Auckland's top cop has been awarded a prestigious title at an international conference for her work on the controversial Roast Busters investigation.

Superintendent Karyn Malthus, the District Commander for Auckland City, was named Most Outstanding Female Investigator at the International Women in Law Enforcement Conference in Australia last night.

She was one of two recipients of the award.

Malthus was recognised for her work in leading Operation Clover - a multi-agency team tasked with working together on the Roast Busters case in 2014.


Roast Busters was a group of predominantly West Auckland youths. Members, including Joseph Parker and Beraiah Hales, who bragged online about having sex with drunk and underage girls.

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Police Commissioner Mike Bush announced the win this morning on Twitter with a congratulatory message for Malthus.

"My congratulations to Superintendent Malthus, this award is testament to her achievements and ongoing leadership for women in police," Bush said later in a statement.

He said nomination for the award cited her "impressive oversight, command and direction, mentoring and guidance" to her team in her leadership of the review.

It further recognised her work in other leadership roles, her mentorship for the development of women in Police and her active support for district Women's Advisory Networks.

In accepting the award Malthus acknowleged the efforts of the investigation team.

Two other New Zealand Police officers were nominated for awards.


Detective Senior Sergeant Kylie Schaare, Crime Strategy Manager in Canterbury District, was nominated for Most Outstanding Female Leader award.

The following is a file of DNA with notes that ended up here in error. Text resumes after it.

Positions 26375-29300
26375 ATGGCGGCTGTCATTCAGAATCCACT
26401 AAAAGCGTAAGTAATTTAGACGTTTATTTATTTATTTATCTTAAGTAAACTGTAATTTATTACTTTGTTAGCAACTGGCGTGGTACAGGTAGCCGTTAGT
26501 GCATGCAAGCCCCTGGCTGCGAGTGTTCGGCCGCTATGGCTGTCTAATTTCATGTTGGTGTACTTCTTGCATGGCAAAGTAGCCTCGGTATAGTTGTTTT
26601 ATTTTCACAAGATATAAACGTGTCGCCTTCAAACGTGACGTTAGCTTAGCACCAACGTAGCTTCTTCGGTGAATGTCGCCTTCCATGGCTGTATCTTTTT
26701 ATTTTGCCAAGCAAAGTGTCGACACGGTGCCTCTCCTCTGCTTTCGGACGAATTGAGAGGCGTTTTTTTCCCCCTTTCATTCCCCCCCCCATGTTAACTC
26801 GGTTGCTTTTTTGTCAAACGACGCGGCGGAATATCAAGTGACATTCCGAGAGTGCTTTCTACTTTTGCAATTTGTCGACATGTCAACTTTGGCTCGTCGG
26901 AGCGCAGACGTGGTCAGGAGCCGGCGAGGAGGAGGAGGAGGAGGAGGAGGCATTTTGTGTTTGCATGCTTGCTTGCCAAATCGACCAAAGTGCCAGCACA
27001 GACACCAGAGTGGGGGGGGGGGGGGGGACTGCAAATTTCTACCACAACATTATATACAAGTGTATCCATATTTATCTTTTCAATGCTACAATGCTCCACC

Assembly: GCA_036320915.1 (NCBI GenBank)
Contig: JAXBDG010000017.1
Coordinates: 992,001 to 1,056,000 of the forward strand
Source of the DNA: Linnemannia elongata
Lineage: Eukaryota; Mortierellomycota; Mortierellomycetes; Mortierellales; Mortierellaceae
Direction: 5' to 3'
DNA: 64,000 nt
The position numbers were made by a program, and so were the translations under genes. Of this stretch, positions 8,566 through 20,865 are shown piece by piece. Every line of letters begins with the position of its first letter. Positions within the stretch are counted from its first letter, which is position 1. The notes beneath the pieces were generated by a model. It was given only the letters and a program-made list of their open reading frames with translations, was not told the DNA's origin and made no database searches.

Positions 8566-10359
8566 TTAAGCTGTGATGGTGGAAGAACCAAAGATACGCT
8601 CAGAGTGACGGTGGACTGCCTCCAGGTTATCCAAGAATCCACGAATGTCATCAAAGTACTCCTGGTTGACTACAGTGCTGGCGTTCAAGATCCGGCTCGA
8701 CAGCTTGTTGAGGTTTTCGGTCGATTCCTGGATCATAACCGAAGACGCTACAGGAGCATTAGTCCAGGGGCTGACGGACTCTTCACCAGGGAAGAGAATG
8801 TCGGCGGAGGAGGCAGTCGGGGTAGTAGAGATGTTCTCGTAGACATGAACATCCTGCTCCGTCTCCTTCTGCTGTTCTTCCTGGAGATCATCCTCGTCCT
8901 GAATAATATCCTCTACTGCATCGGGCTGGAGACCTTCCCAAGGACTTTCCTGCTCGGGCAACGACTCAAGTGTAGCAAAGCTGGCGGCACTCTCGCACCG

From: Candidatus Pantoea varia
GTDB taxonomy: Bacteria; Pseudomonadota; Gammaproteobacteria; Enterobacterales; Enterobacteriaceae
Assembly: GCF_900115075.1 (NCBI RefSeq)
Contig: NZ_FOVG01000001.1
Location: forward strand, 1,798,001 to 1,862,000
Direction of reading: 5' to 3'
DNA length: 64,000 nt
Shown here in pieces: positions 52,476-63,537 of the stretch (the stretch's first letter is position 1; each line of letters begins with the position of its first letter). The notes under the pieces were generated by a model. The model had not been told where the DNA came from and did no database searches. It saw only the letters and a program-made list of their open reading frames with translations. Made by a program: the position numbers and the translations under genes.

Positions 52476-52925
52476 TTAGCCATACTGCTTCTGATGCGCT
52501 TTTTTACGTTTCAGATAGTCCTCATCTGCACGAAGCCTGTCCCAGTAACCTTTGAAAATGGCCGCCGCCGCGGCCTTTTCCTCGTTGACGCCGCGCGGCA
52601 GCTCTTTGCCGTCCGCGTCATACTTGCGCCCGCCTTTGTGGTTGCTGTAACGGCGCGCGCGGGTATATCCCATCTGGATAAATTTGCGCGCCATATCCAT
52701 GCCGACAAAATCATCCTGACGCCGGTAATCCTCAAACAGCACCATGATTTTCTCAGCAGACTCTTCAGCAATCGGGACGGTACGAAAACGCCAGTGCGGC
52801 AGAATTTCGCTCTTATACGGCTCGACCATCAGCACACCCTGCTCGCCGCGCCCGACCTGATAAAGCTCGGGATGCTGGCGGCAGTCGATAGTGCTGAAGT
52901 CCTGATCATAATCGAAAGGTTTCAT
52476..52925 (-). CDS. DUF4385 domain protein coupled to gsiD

And Sergeant Whiti Timutimu, a Maori Responsiveness Adviser based at Te Runanganui ō Ngati Porou in Gisborne, was nominated for the Most Outstanding Female Practitioner award.

Malthus took over as District Commander for the Auckland City police district late last year.

Her patch covers the CBD and fringe suburbs stretching out to St Heliers, Onehunga, Avondale and Waiheke and Great Barrier Islands and while geographically it is the smallest district in the country, it has the biggest population - and one of the most diverse, with about 420,000.

Malthus oversees about 1000 police staff and says her vision for the district is simple.

The Most Outstanding Female Investigator Award is open to current or former female employees of Australian, New Zealand or Pacific policing, law enforcement or justice agencies.

Contenders are nominated and must fit strict criteria.

The must have "tangibly improved how criminal investigations respond to crimes against the community and/or how they interact with female offenders" and show outstanding on-the-job performance.

They must also have "mentored, supported and provided guidance to others within law enforcement, particularly women" and enhanced the profile and professionalism of women in law enforcement.

Malthus was announced as the winner at an awards dinner last night at the Cairns Convention Centre as part of the 2017 International Women & Law Enforcement Conference.